How Often Do I Clean My 1-Gallon Betta Tank?

Save

Betta fish are popular because of their colors, and because they are easy to care for. Even so, their tanks have to be cleaned on a regular basis to keep bettas healthy and happy. You would not want to swim in dirty water, and neither does your fish.

Weekly Cleanings

  • A betta fish can dirty a tank in no time at all. This is why weekly cleanings are needed. Fill a container with dechlorinated water at the same temperature as the water the betta is coming out of. Dechlorinators such as Amquel, Prime or Novaqua work well.

    Place the betta into the clean water. Clean the entire tank with warm water and a sponge. Do not use soap, as soap residue can kill the betta fish. Thoroughly clean the gravel, stones, plastic plants and anything else that you have in the tank. Put the betta and its clean water back in the tank.

Watch For Extra Debris

  • There will be times when the 1-gallon tank seems like it will not make it a whole week without a cleaning. There may be a lot of debris floating around or the water could simply look foggy. This is not only ugly looking, but it will smell and it's hard for the fish to breathe. When this happens, you will want to replace about half of the tank water with fresh dechlorinated water that is the same temperature as the tank water.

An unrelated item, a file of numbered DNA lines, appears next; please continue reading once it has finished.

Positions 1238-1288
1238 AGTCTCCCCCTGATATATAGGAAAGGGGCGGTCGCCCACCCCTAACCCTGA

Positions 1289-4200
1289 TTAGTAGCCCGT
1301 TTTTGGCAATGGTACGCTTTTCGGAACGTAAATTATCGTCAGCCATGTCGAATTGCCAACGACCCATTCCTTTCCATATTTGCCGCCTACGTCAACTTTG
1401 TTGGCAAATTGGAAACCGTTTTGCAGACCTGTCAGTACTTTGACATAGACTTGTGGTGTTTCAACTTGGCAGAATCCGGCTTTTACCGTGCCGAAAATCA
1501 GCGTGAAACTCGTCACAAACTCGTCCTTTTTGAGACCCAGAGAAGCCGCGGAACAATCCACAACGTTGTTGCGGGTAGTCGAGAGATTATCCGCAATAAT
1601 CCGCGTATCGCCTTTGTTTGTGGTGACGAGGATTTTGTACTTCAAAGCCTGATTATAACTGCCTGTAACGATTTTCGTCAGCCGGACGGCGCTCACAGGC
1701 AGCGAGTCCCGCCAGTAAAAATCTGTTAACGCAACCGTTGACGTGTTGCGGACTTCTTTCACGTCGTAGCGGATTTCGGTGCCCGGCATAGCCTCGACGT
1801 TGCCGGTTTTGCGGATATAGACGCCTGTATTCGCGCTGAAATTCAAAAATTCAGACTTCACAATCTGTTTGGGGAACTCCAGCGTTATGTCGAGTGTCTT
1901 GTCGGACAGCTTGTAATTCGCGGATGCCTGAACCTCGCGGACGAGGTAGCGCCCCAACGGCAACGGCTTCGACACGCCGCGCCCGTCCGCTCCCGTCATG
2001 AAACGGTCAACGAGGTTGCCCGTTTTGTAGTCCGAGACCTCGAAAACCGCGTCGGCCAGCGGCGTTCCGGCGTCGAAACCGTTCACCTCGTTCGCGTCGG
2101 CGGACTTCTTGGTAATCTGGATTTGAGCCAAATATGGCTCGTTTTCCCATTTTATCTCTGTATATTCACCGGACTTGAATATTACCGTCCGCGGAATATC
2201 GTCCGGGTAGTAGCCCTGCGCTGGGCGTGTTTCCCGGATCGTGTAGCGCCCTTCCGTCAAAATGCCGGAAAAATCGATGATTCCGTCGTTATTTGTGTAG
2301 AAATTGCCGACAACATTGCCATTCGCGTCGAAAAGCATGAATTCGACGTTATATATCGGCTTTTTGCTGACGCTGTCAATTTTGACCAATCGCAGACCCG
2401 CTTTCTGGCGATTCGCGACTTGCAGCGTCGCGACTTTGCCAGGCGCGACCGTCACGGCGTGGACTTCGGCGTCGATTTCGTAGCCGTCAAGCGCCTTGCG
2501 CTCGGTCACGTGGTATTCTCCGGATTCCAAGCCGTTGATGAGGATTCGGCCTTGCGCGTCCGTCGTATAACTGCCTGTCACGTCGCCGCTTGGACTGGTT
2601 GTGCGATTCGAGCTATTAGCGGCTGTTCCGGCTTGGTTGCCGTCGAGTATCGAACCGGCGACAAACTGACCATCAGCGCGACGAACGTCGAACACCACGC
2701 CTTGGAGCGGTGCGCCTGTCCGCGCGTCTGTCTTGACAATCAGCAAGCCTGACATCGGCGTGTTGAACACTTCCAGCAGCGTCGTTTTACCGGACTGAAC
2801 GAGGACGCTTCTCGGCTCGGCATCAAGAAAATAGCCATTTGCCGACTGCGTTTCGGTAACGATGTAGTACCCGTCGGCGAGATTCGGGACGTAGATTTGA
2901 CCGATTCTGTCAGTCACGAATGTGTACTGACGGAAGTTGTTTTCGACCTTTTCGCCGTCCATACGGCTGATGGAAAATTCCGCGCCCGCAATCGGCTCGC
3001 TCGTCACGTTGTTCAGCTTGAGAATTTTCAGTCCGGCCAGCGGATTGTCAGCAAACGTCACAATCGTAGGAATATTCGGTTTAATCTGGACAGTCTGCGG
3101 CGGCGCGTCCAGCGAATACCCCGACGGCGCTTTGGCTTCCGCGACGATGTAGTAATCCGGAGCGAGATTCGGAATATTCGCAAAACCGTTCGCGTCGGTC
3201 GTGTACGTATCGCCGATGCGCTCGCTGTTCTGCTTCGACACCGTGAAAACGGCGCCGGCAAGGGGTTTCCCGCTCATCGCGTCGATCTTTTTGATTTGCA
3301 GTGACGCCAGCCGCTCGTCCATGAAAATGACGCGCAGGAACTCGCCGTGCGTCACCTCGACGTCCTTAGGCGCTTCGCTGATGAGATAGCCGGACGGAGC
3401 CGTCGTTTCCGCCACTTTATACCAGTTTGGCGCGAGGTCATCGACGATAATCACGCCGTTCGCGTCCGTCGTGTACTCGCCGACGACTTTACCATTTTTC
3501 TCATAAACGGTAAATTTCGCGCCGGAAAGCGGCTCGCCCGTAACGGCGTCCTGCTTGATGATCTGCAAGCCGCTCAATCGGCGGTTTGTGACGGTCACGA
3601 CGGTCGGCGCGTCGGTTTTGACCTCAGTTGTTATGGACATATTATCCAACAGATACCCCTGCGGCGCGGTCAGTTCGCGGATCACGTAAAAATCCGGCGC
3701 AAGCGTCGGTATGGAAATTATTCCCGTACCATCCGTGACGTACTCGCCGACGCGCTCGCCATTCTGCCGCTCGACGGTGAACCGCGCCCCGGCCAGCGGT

Water Temperature

  • In order to prolong the life and enjoyment of your betta fish, the tank water should ideally be kept at 75-80 degrees Fahrenheit. Do not worry if the temperature of the water is a little off, because the Betta can actually withstand temperatures as low as 65 degrees Fahrenheit.

Avoid Over Feeding

  • If you give your betta more than it wants to eat, scoop out the extra food. This will help the tank water lasts longer. A betta will eat only a small pinch of food or a few flakes. Anything more than that is a waste and a mess that has to be cleaned up. It is much better to feed your Betta a little at a time to get a feel for what it wants to eat, versus just dumping a handful of food into the tank.

References

  • Photo Credit Ryan McVay/Stockbyte/Getty Images
Promoted By Zergnet

Comments

You May Also Like

Related Searches

Check It Out

How to Make an Elevated Dog Feeder

M
Is DIY in your DNA? Become part of our maker community.
Submit Your Work!